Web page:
Explanation of Why an Apple Is Red

Anthocyanin is the pigment that makes an apple red.
Anthocyanin is the pigment that makes an apple red. (Image: apple image by Pali A from Fotolia.com)

Red apples do not start out red. In fact, new apples on a tree are green. Anthocyanin is the nutrient and pigment found in the skin of red apples that deepens in color as the fruit ripens.

Light Absorption

Anthocyanins absorb blue and green light, therefore, light reflected by the skin of an apple looks red.

A Brighter Red

Anthocyanins are sensitive to the pH in the cell sap. Higher acidity, or a lower pH, results in a brighter red. If there is a low acidity, the color will have more of a purple hue.


Anthocyanins are formed by a reaction between the sugars and proteins in a cell. This reaction occurs only when there is a high sugar content in the cell, which is why apples are not red until they begin to ripen.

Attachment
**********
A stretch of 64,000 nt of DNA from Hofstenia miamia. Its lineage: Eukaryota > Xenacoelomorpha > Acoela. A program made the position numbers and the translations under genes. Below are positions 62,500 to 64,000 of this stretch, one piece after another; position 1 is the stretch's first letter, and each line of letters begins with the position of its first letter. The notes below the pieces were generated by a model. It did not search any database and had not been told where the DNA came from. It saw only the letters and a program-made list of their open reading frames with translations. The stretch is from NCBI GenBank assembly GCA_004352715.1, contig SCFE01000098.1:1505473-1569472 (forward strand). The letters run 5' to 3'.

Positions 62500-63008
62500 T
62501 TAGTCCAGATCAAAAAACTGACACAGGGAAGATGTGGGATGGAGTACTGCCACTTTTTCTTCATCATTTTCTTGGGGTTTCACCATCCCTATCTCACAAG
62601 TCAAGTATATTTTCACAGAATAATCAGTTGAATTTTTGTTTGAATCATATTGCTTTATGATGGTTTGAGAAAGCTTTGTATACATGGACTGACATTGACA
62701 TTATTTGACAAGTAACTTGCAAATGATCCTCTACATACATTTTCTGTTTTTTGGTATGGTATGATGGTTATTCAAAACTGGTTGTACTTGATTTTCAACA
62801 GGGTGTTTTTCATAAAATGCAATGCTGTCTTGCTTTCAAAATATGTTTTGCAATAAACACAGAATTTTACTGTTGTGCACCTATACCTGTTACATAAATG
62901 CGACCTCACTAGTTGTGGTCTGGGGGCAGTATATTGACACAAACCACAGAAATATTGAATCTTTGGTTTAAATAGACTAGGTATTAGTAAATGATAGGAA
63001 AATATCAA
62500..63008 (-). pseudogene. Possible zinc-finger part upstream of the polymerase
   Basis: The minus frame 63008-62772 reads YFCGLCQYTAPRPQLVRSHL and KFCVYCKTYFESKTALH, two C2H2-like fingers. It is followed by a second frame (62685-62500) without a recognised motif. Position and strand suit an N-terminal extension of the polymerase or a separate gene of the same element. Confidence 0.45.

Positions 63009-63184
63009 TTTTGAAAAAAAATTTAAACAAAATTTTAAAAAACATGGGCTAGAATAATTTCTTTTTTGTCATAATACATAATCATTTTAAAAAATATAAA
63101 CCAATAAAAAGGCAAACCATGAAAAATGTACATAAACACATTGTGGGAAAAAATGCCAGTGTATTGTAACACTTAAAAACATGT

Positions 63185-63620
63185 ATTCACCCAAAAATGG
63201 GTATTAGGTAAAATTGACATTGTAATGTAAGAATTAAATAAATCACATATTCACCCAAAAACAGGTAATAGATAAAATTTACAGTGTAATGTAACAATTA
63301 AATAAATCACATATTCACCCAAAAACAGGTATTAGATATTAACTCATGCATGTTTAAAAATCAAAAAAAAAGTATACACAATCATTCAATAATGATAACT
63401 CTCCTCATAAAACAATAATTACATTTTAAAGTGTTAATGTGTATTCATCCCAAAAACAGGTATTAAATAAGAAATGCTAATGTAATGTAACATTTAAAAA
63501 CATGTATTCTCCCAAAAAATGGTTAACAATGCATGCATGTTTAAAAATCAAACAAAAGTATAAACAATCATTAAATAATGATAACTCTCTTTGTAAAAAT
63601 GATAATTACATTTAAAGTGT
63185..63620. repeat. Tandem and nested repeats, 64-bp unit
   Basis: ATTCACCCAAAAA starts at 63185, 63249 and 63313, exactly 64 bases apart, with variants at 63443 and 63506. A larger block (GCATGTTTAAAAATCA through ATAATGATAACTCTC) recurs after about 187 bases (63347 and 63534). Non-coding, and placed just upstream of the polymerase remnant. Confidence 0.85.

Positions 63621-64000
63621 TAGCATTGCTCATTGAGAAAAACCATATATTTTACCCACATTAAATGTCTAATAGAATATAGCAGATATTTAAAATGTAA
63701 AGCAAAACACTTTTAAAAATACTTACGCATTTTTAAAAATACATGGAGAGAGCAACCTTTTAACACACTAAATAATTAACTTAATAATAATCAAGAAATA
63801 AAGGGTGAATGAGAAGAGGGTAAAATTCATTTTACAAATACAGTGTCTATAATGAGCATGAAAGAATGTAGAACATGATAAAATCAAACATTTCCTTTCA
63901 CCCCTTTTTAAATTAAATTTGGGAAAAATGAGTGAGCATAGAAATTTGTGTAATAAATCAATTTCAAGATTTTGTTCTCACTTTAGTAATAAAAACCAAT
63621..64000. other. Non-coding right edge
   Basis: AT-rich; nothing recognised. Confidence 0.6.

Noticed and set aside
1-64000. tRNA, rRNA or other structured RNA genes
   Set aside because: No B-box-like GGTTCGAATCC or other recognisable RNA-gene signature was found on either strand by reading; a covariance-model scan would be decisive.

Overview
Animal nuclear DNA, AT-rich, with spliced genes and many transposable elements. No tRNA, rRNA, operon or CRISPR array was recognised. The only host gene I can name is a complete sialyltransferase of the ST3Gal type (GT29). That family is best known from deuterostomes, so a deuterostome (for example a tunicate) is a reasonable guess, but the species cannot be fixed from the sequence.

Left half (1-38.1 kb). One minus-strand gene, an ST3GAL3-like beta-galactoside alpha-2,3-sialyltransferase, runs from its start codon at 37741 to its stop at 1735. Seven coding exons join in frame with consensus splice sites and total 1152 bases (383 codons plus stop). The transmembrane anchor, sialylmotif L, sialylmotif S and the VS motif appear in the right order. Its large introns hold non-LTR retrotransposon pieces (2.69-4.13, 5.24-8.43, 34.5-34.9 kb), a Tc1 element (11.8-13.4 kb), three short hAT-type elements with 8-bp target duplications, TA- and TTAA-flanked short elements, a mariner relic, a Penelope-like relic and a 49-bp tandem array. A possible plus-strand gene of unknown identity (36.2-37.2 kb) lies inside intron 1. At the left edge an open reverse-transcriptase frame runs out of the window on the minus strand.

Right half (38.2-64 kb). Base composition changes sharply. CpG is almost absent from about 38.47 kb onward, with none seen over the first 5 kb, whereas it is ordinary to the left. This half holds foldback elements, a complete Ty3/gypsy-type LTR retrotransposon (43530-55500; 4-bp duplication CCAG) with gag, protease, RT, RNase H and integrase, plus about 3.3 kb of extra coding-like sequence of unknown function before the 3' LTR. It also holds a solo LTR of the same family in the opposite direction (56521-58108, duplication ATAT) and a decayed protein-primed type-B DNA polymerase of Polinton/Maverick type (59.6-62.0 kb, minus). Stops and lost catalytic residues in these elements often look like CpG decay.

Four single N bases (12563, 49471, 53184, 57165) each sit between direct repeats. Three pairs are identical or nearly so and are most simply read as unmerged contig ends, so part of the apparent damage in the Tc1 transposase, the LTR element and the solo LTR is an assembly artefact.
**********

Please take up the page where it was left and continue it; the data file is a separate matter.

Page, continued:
The reaction between the sugars and proteins that forms anthocyanins requires sunlight. Some apples may be redder on one side than the other. This is because the greener side did not receive as much sun on the tree as the deeper-red side of the fruit.


Centuries of apple cultivation have resulted in several varieties of apples that have different concentrations of anthocyanin. The color of apples also varies depending on environmental and developmental conditions.

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